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Old 01-22-2010, 08:37 PM
Dr.prepper Dr.prepper is offline
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Default Shipping container bunker



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I have read many posts about how you cant burry a shipping container because they wont support the weight of the dirt above them. This is true to an extent. Forum member "Temu" has proven there are ways around this.

I think I have found another way to make a bunker out of these shipping containers.

What if you dig a hole deep enough to drop a container into, where the roof of the container is say a few feet below ground level. Then instead of burrying it you stack another container on top of it. The second container on top would be filled with dirt half way, or more if possible. These containers are built to be stackable, and the 4 corners support tremendous amounts of weight.

My thinking is you now have a container burried underground by a layer of steel and several feet of earth.

Anyone have any feedback on this idea?
Old 01-22-2010, 08:43 PM
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you can burry them no problem think about how much weight is in each container and how much is on the ones on the bottom
a few feet of dirts nothing

Old 01-22-2010, 08:46 PM
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you can burry them no problem think about how much weight is in each container and how much is on the ones on the bottom
NO! The four corners allow this type of structural stacking.

Old 01-22-2010, 08:50 PM
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hmm I guess i stand corrected wonder if you braced it by welding I beams in it if that would work.
how did you get around that problem
Old 01-22-2010, 08:50 PM
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you can burry them no problem think about how much weight is in each container and how much is on the ones on the bottom
a few feet of dirts nothing

Ya like Temu said the strength is all at the 4 corners. Thats why I thought of stacking another container filled with dirt on top.
Old 01-22-2010, 08:55 PM
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I've researched the same thing because my husband and I were thinking of buying steel containers here and just burying them. But, I began to realized most sites say it's not a good idea unless it's massively reinforced internally with additional posts and 2 x 4's, in addition, in the case of an earthquake, the steel box structure could collapse like a house of cards with the intense shifting and shoving of the thousands of pounds of dirt against it. We're trying to research on an arched/quad structure of the ones you see made by Utah Shelters.

I'm not sure if you've seen the site about "Ark II" in Canada, but the guy reinforced old yellow school buses and buried them in the ground.
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Old 01-22-2010, 08:58 PM
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i saw that was something like 40 schoolbusses
Old 01-22-2010, 08:59 PM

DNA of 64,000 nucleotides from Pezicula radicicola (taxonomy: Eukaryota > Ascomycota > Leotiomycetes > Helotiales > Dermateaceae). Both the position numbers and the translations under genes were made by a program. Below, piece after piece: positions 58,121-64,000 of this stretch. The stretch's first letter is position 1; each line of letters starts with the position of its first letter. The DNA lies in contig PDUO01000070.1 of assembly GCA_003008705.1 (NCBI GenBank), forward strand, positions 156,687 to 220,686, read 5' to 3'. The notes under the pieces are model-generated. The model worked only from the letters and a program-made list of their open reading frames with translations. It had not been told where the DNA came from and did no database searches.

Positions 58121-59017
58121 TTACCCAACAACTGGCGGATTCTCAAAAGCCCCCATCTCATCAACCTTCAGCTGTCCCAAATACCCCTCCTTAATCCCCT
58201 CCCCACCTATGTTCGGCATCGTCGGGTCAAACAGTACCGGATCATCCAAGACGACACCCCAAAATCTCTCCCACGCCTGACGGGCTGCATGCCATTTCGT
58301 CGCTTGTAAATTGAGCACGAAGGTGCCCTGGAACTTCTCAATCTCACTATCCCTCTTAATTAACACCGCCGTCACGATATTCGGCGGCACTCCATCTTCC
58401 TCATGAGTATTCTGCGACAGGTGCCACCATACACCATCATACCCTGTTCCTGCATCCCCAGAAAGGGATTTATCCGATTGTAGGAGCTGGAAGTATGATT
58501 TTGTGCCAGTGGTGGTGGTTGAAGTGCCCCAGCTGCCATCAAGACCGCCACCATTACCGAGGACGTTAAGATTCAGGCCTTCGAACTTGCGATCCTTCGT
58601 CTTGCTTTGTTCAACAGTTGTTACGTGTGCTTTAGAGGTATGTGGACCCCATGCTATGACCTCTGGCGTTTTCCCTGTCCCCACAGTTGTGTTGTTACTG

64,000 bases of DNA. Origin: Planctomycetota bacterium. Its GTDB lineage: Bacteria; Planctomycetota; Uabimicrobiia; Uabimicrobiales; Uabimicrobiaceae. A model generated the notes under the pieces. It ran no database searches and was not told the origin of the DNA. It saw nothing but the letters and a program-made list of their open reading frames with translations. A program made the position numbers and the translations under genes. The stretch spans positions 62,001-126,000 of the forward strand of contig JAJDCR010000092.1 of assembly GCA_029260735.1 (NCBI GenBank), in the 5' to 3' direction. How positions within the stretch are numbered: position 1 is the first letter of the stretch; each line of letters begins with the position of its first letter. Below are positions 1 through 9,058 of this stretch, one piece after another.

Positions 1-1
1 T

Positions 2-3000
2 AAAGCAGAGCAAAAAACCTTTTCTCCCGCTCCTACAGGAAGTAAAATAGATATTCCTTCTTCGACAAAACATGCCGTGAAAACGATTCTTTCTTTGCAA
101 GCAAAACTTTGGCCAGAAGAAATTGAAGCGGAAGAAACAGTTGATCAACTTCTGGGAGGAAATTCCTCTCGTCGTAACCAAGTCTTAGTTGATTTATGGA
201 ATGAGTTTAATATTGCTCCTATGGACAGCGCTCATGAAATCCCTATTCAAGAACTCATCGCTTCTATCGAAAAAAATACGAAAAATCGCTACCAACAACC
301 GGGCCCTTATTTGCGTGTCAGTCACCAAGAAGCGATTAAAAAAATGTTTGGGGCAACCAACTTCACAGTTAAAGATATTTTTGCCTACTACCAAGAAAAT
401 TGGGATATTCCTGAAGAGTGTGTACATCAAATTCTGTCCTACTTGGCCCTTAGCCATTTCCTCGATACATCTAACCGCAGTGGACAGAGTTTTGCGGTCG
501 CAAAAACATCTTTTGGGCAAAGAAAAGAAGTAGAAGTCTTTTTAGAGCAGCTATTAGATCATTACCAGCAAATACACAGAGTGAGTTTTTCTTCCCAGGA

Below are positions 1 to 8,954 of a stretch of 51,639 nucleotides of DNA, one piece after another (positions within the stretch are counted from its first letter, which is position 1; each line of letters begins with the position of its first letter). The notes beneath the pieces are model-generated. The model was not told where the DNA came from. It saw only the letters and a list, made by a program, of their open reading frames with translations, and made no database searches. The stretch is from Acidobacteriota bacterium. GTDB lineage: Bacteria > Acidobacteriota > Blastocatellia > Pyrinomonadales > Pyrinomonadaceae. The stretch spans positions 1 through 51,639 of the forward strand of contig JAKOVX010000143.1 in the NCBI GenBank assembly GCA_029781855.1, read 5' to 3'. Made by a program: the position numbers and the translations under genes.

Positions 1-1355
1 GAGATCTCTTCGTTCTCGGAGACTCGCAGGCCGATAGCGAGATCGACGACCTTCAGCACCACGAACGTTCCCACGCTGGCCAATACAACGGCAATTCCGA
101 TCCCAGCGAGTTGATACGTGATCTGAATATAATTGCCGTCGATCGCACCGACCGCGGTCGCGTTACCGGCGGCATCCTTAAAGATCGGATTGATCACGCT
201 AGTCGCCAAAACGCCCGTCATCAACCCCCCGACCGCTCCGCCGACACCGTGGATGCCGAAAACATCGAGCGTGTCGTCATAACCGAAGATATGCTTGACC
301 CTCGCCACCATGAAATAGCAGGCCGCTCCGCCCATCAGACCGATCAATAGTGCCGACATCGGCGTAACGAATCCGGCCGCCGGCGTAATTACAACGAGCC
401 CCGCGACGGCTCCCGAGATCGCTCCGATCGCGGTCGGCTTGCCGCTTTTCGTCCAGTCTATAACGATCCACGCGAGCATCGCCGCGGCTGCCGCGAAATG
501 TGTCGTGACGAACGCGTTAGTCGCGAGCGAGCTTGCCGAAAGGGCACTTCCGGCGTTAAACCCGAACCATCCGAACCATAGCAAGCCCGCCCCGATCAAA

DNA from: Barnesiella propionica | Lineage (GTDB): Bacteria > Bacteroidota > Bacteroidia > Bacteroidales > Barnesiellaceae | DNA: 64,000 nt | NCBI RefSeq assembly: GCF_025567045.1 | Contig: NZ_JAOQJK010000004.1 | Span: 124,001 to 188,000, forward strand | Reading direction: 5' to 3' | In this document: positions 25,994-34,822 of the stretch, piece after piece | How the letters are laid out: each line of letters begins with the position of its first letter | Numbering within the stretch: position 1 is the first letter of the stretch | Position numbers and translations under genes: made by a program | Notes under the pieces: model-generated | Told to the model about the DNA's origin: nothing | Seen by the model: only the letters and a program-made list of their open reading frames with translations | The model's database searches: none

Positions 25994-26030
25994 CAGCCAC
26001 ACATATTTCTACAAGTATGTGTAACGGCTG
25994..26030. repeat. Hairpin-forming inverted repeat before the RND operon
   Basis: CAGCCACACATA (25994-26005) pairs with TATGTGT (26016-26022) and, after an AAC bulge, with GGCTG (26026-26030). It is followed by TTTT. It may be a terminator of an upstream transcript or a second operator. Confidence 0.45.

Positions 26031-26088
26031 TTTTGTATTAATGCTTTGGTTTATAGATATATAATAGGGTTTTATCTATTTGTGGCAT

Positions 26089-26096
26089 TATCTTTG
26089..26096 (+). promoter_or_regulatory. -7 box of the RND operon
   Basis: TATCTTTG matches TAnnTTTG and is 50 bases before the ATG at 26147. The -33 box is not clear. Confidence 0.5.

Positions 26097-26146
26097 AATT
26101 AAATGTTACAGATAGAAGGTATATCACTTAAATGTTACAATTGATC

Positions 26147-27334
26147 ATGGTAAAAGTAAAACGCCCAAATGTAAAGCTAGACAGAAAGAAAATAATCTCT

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You can't find a "square" container. All the cheap ones that people buy for storage sheds and what not are so far away from being "true" that they won't stack anymore.

And buying a new one where everything's nice and square would make it much more expensive than concrete blocks.

If you really wanted to bury a shipping container it could be reinforced by welding in a cage support system. It would be expensive and hard to do though.

Why not bury a container level and then build a "tool shed" over it. That would be really cool.
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Old 01-22-2010, 08:59 PM
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I've researched the same thing because my husband and I were thinking of buying steel containers here and just burying them. But, I began to realized most sites say it's not a good idea unless it's massively reinforced internally with additional posts and 2 x 4's, in addition, in the case of an earthquake, the steel box structure could collapse like a house of cards with the intense shifting and shoving of the thousands of pounds of dirt against it. We're trying to research on an arched/quad structure of the ones you see made by Utah Shelters.

I'm not sure if you've seen the site about "Ark II" in Canada, but the guy reinforced old yellow school buses and buried them in the ground.
I dont live in an earthquake zone, so i have been thinking about using these shipping containers since I can purchase them very cheap. $1000 for a 40 footer.
Old 01-22-2010, 09:04 PM
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I dont live in an earthquake zone, so i have been thinking about using these shipping containers since I can purchase them very cheap. $1000 for a 40 footer.
Since you can get them cheap, the top stack idea will work....BUT:

You WILL need to brace the sides of the one buried if you do this or they will buckle in almost as bad as the top would! There is more than just gravity at play here.

Old 01-22-2010, 09:06 PM